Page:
‘Soldiers died for a good cause’- Zuma

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Emotions ran high at a memorial service in Pretoria on Tuesday for 13 South

soldiers
soldiers

African soldiers killed by rebels in the Central African Republic (CAR).

Bereaved relatives, mostly women, covered their shoulders with shawls and fought to hold back tears as President Jacob Zuma lauded the fallen soldiers.

“They died defending our commitment to the renewal of the African continent and the promotion of peace and stability,” he said at the Swartkop Air Force base outside Pretoria.

They were killed on Saturday, March 23, when they were attacked by Seleka rebel fighters near the CAR’s capital Bangui. Their commander, Major Stephen Jiyane, told mourners they were warriors. He said they were ambushed on the way back to their base.

The soldiers were advancing towards rebel fighters outside Bangui, but some rebels managed to cut around them and attacked their base.

“We stood our ground and fought, the grass and the bushes of Bangui provided cover for us in the dark hours of the night,” Jiyane recounted events in staccato fashion.

He praised the soldiers as “disciplined tigers”.

“[They] waited like tigers for my command and fought like lions until the end. They are great warriors.”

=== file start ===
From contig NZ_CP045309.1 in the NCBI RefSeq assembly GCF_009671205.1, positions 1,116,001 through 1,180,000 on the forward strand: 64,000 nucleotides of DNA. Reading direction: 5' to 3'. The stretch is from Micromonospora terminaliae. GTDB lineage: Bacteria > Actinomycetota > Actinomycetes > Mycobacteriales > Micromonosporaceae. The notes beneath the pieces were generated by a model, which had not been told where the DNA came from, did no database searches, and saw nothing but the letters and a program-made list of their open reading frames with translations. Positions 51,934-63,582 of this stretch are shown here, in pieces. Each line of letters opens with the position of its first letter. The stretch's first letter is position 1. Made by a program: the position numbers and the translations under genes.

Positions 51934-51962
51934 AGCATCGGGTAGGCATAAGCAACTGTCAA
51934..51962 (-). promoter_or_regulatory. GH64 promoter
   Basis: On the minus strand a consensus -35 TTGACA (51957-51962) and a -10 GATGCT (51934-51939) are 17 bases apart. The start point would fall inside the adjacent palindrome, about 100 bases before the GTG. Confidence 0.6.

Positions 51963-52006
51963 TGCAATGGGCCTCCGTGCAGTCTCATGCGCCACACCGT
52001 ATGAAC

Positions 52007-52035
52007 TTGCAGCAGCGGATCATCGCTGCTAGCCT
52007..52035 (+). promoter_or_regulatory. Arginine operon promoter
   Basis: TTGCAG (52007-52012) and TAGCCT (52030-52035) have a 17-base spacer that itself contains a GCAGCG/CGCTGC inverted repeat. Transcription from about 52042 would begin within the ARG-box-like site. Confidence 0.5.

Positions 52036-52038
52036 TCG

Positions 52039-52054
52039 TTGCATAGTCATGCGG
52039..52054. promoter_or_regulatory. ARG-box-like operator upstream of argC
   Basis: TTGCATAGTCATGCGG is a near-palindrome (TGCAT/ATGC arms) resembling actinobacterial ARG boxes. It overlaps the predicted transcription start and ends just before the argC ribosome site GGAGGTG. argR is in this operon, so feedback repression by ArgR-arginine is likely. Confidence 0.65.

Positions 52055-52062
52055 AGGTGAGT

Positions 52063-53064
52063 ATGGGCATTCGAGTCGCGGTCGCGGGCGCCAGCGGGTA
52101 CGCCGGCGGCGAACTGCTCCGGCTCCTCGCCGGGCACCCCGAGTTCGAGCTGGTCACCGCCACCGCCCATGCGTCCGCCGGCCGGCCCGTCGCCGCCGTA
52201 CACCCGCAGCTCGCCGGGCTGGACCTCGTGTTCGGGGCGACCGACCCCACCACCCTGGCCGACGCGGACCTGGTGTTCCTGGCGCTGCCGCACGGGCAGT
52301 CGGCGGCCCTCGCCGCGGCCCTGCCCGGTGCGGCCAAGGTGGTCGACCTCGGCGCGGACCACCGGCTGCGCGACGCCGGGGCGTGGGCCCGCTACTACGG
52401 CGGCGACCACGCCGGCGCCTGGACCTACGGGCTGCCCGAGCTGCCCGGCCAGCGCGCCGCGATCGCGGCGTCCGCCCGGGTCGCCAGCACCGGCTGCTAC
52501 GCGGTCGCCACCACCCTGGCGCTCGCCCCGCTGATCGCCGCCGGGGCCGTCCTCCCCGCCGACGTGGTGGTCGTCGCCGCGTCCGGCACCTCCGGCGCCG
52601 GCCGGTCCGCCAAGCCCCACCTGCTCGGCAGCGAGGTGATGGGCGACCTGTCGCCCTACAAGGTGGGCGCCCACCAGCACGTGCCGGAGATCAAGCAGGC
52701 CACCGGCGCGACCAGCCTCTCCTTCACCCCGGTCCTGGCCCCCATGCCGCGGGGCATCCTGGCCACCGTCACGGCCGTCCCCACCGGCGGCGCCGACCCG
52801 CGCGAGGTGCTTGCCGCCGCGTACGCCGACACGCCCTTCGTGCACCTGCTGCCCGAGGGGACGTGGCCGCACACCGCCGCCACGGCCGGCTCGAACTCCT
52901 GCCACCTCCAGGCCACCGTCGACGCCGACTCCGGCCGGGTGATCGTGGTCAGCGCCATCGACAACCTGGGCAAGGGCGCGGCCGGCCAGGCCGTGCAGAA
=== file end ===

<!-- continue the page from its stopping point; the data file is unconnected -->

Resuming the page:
The families were seated in front and at the right side of the podium. On a table close to the podium were pictures of the 13 soldiers. The soldiers’ relatives lit candles next to each picture.

Zuma said: “Our servicemen died for a worthy cause. They died in defence of the country’s foreign policy. They died defending our commitment to the renewal of the African continent and the promotion of peace and stability.”

The soldiers were sent to the CAR line with an agreement signed in 2007 in which South Africa was to train the CAR army, Zuma said. Another 200 soldiers were deployed late in 2012 when security deteriorated in CAR, to protect trainers and South African military assets already in the CAR.

Questions had been raised over the presence of South African troops in that country.

“Serious questions about our presence in the CAR remain, and those must be investigated and answered fully in time,” Democratic Alliance leader Helen Zille said in a statement. She was also at the memorial.

The SA National Defence Union earlier urged South Africans to ask questions about troops in the CAR.

“The SA Constitution specifically provides for civilian oversight and accountability of the employment and deployment of SA’s armed forces for the very reason that such accountability was non-existent under apartheid and thus open to abuse,” national secretary Pikkie Greeff said.

Zuma said at the memorial: “No country discusses its military strategy in public in the manner in which South Africa is expected to do in this country.

“Those who are engaging in this game should be careful not to endanger both the national interest and the security of the republic while pursuing party political goals.”

A representative for the soldiers’ families, Thembisile Gilimba, said the SANDF had provided a chaplain and social workers to help them deal with their grief.

“We were angry when we received the news about the deaths of our brothers, but the support from the SA National Defence Force made us stronger.”

The families were expected to finalise funeral arrangements later this week.

via Sapa

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